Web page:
Japanese, Canadian scientists win Nobel Prize for Physics for neutrino oscillation discovery

The portraits of Dr Takaaki Kajita (left) of Japan and Dr Arthur McDonald are displayed on a screen during a press conference to announce the winner of the 2015 Nobel Prize in Physics, at the Swedish Academy of Sciences in Stockholm on Oct 6, 2015.
The portraits of Dr Takaaki Kajita (left) of Japan and Dr Arthur McDonald are displayed on a screen during a press conference to announce the winner of the 2015 Nobel Prize in Physics, at the Swedish Academy of Sciences in Stockholm on Oct 6, 2015.PHOTO: AFP

STOCKHOLM (Reuters/AFP) - Japan's Dr Takaaki Kajita and Canada's Dr Arthur B. McDonald won the 2015 Nobel Prize for Physics for their discovery that neutrinos have mass, the award-giving body said on Tuesday (Oct 6).

They were honoured "for the discovery of neutrino oscillations, which shows that neutrinos have mass", the Royal Swedish Academy of Sciences said in a statement awarding the 8 million Swedish crown (S$1.3 million) prize.

"The discovery has changed our understanding of the innermost workings of matter and can prove crucial to our view of the universe," it added.

The scientists' research discovered a new phenomenon - neutrino oscillations - that was seen as ground-breaking for particle physics.

"Yes there certainly was a Eureka moment in this experiment when we were able to see that neutrinos appeared to change from one type to the other in travelling from the Sun to the Earth,"Dr McDonald told a news conference in Stockholm by telephone.

Dr Kajita is director of the Institute for Cosmic Ray Research and professor at University of Tokyo, while Dr McDonald is professor Emeritus at Queen's University in Canada.

Neutrinos are the second most bountiful particles after photons, which carry light, with trillions of them streaming through our bodies every second, but their true nature has been poorly understood.

Dr Kajita and Dr McDonald's discovery of neutrino oscillation has upended scientific thinking and promises to change understanding about the history and future fate of the cosmos.

"It is a discovery that will change the books in physics, so it is really major discovery," Dr Barbro Asman, a Nobel committee member and professor of physics at Stockholm University, told Reuters.

For many years, the central enigma with neutrinos was that up to two-thirds fewer of them were detected on Earth than expected, based on how many should be flooding through the cosmos from our Sun and other stars or left over from the Big Bang.

Around the turn of the millennium, Dr Kajita and Dr McDonald, using different experiments, managed to explain this by showing that neutrinos actually changed identities, or "flavours", and therefore must have some mass, however small.

Dr McDonald told a news conference in Stockholm by telephone that this not only gave scientists a more complete understanding of the world at a fundamental level but could also shed light on the science behind fusion power, which causes stars to shine and could one day be tapped as a source of electricity on Earth.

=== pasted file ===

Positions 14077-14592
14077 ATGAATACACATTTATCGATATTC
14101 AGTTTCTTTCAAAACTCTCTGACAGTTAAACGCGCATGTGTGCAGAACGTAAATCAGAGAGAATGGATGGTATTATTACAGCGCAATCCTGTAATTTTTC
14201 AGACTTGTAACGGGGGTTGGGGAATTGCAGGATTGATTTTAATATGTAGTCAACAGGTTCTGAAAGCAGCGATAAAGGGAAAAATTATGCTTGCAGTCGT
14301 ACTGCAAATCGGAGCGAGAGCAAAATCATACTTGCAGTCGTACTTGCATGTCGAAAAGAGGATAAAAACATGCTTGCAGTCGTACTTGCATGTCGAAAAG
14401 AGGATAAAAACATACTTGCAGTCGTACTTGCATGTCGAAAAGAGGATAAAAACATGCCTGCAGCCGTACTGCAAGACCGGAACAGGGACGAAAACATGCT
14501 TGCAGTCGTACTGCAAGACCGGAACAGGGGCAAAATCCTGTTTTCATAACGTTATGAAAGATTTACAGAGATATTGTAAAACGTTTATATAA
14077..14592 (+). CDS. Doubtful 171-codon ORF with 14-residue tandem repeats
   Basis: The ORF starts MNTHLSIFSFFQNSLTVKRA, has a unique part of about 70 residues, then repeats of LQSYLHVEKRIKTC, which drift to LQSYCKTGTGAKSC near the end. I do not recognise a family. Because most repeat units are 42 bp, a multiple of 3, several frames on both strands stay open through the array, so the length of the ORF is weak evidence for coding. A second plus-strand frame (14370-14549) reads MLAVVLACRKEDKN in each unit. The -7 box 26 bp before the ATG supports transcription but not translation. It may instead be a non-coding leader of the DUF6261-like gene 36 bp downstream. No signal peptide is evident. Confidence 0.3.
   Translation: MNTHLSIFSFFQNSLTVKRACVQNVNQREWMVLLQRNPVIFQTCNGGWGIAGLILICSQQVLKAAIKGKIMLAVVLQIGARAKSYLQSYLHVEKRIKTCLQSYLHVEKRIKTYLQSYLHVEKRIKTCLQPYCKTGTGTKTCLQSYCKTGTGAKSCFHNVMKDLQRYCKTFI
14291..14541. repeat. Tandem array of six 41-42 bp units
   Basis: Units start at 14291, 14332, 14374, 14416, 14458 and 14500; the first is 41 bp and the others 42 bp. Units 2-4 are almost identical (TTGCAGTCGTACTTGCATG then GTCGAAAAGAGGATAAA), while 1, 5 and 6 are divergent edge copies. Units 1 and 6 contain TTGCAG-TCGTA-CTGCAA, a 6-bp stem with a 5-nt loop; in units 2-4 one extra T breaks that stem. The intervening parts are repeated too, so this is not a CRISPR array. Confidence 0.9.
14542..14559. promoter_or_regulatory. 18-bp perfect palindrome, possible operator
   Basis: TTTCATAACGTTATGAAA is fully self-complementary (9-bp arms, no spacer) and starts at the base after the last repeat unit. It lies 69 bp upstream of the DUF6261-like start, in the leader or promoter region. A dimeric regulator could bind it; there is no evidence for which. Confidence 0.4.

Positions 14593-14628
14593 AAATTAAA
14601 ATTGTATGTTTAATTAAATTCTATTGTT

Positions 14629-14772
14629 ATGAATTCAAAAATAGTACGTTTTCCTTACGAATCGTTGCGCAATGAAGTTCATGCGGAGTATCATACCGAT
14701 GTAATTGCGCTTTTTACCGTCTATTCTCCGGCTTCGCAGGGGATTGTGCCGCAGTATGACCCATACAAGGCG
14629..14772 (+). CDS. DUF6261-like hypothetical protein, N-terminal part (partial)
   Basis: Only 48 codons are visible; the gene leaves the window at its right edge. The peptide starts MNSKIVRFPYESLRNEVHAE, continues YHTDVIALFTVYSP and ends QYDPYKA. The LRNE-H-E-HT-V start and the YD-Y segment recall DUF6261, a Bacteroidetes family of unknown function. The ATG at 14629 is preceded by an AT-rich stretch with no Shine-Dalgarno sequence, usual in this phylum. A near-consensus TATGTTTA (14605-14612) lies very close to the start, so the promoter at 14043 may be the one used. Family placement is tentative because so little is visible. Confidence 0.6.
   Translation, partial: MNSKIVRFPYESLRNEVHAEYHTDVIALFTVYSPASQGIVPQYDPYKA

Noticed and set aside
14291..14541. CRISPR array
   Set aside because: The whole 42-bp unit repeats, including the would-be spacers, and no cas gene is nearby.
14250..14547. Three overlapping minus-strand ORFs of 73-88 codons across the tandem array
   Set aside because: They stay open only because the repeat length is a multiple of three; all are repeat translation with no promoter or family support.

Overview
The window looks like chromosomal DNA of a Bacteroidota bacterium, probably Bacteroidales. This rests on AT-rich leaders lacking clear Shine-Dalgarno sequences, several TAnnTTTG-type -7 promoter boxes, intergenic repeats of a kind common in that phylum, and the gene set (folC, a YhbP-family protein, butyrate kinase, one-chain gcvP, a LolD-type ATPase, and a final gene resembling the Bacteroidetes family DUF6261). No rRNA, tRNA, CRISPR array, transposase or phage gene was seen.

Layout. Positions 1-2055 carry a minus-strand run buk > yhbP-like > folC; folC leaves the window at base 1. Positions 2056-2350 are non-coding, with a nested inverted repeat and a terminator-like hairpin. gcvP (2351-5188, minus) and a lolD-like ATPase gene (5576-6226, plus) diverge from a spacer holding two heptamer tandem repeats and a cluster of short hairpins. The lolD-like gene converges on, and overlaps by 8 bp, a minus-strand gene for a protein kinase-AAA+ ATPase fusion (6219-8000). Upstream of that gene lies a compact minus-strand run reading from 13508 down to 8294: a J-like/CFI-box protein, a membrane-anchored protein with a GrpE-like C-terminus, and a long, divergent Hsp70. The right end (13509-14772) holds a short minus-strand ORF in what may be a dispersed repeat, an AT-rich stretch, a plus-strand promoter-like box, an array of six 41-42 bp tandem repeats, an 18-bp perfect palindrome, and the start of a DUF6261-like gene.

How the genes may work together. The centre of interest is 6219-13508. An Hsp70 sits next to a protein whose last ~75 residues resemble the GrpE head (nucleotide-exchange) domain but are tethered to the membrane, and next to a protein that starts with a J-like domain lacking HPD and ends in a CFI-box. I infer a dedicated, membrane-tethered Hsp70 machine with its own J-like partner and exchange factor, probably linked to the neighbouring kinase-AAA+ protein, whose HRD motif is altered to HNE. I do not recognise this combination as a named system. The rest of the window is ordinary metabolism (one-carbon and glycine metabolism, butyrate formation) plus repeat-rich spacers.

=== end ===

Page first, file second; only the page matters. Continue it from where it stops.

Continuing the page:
"Yes, there certainly was a Eureka moment in this experiment when we were able to see that neutrinos appeared to change from one type to the other in travelling from the Sun to the Earth," he said.

Dr Kajita said his work was important because it showed there must be a new kind of physics beyond the so-called Standard Model of fundamental particles, which requires neutrinos to be massless.

The final piece of the Standard Model was slotted into place in 2012, with the detection of the Higgs boson particle at CERN's Large Hadron Collider outside Geneva.

But it is now clear that the model does not provide a complete picture of how the fundamental constituents of the universe function.

While Dr McDonald and Dr Kajita have cracked a key part of the puzzle, other questions remain, including the exact masses of neutrinos and whether different types exist beyond the electron-neutrinos, muon-neutrinos and tau-neutrinos identified so far. Michael Turner, director of the Kavli Institute for Cosmological Physics at the University of Chicago, who knows both laureates, said, "neutrinos attract a special kind of person".

Unlike scientists who work on high-energy particle physics in massive particle accelerators that produce trillions of events, neutrino scientists search for elusive particles with detectors deep in the ground, away from interference from cosmic and other radiation.

Physics is the second of this year's Nobels.

The prizes were first awarded in 1901 to honour achievements in science, literature and peace in accordance with the will of dynamite inventor and business tycoon Alfred Nobel.